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Verace pizza - what's the scoop?

Adjacent to a host of new cheap-eats pizza places in Crosstown & the pricier options in Gastown...
wonder how this place is going to position itself & whether they got the hint that many of us don't want to pay $20 for a margherita pizza, no matter its pedigree...

http://www.veracepizzeria.com/

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  1. Sounds like the next bandwagon for Vancouver restos to jump on (napolitana pizza), along with $10 meat/breads, southern BBQs and the ramen revolution.

    1 Reply
    1. re: LotusRapper

      Yeah, Vancouver is a little late to the Neapolitan pizza party....but it is about time.

    2. Is that what Nicli charges for their Margherita? I can't think of anyone else (not Bibbo) who charges that much. Most places start the Marg at $12. and build from there.

      2 Replies
      1. re: eatrustic

        Eatruistic, I was embellishing somewhat- although sometimes the difference between a $12 margherita and its $20 cousin is fifty cents' worth of toppings.

        1. re: majordomo

          Maybe there was $7.50 of amore in Verace's bigga pizza pie, you knows, eh ? [wink]

      2. Yes, 2011 is shaping up to be the year pizza broke in YVR. Hopefully, Verace will turn out to be a good place to have a glass of wine and a bite after work.

        I don't mind paying for things that are extraordinary. I am happy that Nicli is there but it wasn't the pizza revelation I was hoping for (and their wines by the glass are criminally marked up).

        1. Well it is a nearby upscale dining alternative to all the cheap pizza places, plus great if you want a dessert that is much fresher than some other places which seemingly serves desserts from a Costco wholesale store.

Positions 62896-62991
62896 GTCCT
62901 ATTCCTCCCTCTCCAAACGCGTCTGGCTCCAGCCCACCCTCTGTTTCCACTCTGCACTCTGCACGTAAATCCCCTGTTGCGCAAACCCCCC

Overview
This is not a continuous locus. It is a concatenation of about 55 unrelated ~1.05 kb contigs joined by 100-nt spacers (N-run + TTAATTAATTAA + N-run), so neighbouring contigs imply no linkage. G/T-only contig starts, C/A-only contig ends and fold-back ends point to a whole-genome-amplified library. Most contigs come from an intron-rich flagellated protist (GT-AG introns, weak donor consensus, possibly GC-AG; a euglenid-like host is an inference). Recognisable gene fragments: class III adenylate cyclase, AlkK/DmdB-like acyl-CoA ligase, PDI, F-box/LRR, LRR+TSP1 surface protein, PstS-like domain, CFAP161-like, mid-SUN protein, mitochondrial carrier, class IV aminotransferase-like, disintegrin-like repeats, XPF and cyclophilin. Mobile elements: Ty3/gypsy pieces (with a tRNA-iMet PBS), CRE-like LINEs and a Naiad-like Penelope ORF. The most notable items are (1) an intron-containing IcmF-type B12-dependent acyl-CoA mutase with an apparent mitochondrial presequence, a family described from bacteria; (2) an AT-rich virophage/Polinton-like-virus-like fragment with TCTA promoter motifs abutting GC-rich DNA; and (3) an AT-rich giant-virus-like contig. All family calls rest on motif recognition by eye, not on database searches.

1 Reply
          1. Went last night. We tried a salad, tiramisu and three different pizzas - a regular Margherita (they have a DOP version that was $18 versus $14 for the 'regular'), Aspargi e Tartufo (white pie, asparagus, truffle oil, goat cheese) with prosciutto added on top, and a Diavola (salami, carmelized onions, peppers).

            The Marg was amazing - it came out first and we so pretty (sorry - my camera died on my way). The crust does have great flavour. The bottom was nicely charred (but not too much) and there was no sog underneath. Amazing.

            The Tartufo was very good. The prosciutto was an excellent addition. I usually don't go for white pizza but their menu made them look really tasty.

            The Diavola was a little on a soggy side (probably a little too much sauce), especially next to the Marg. And I would say that the 'spicy' salami was not at all. But it was tasty.

            Our salad was a fig, gorgonzola and micro-arugula. Simple but very nice and sized to share.

            Tiramisu had very nice flavour.

            Overall, a great addition to the neighbourhood and we will definitely return.

            6 Replies
            1. re: NoMoreSnuggles